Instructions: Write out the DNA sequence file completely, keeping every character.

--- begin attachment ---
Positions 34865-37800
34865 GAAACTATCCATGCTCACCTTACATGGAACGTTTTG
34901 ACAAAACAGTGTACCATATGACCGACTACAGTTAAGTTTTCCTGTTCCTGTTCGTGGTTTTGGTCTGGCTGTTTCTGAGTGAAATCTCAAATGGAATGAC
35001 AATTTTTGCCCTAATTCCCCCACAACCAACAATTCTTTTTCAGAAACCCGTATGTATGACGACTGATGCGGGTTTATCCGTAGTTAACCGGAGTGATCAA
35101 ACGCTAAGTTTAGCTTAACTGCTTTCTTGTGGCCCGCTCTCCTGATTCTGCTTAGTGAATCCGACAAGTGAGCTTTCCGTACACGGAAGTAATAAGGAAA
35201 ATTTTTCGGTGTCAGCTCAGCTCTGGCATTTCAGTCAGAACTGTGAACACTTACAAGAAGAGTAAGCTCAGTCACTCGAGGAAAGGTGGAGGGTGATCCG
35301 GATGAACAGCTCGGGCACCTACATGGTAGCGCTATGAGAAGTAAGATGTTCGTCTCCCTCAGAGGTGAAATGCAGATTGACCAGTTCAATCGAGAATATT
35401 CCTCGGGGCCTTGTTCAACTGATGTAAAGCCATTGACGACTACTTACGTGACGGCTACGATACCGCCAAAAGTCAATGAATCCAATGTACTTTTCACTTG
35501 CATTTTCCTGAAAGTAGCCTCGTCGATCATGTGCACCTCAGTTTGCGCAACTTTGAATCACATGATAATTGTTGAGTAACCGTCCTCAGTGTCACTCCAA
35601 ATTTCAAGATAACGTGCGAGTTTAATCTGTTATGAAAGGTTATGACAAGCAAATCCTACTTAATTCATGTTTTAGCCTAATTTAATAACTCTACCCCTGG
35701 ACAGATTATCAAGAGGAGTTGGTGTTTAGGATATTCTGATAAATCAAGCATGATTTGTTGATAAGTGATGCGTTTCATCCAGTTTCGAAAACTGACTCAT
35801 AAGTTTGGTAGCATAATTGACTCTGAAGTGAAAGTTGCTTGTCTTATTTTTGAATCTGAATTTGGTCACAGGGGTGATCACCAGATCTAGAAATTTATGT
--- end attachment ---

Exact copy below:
Positions 34865-37800
34865 GAAACTATCCATGCTCACCTTACATGGAACGTTTTG
34901 ACAAAACAGTGTACCATATGACCGACTACAGTTAAGTTTTCCTGTTCCTGTTCGTGGTTTTGGTCTGGCTGTTTCTGAGTGAAATCTCAAATGGAATGAC
35001 AATTTTTGCCCTAATTCCCCCACAACCAACAATTCTTTTTCAGAAACCCGTATGTATGACGACTGATGCGGGTTTATCCGTAGTTAACCGGAGTGATCAA
35101 ACGCTAAGTTTAGCTTAACTGCTTTCTTGTGGCCCGCTCTCCTGATTCTGCTTAGTGAATCCGACAAGTGAGCTTTCCGTACACGGAAGTAATAAGGAAA
35201 ATTTTTCGGTGTCAGCTCAGCTCTGGCATTTCAGTCAGAACTGTGAACACTTACAAGAAGAGTAAGCTCAGTCACTCGAGGAAAGGTGGAGGGTGATCCG
35301 GATGAACAGCTCGGGCACCTACATGGTAGCGCTATGAGAAGTAAGATGTTCGTCTCCCTCAGAGGTGAAATGCAGATTGACCAGTTCAATCGAGAATATT
35401 CCTCGGGGCCTTGTTCAACTGATGTAAAGCCATTGACGACTACTTACGTGACGGCTACGATACCGCCAAAAGTCAATGAATCCAATGTACTTTTCACTTG
35501 CATTTTCCTGAAAGTAGCCTCGTCGATCATGTGCACCTCAGTTTGCGCAACTTTGAATCACATGATAATTGTTGAGTAACCGTCCTCAGTGTCACTCCAA
35601 ATTTCAAGATAACGTGCGAGTTTAATCTGTTATGAAAGGTTATGACAAGCAAATCCTACTTAATTCATGTTTTAGCCTAATTTAATAACTCTACCCCTGG
35701 ACAGATTATCAAGAGGAGTTGGTGTTTAGGATATTCTGATAAATCAAGCATGATTTGTTGATAAGTGATGCGTTTCATCCAGTTTCGAAAACTGACTCAT
35801 AAGTTTGGTAGCATAATTGACTCTGAAGTGAAAGTTGCTTGTCTTATTTTTGAATCTGAATTTGGTCACAGGGGTGATCACCAGATCTAGAAATTTATGT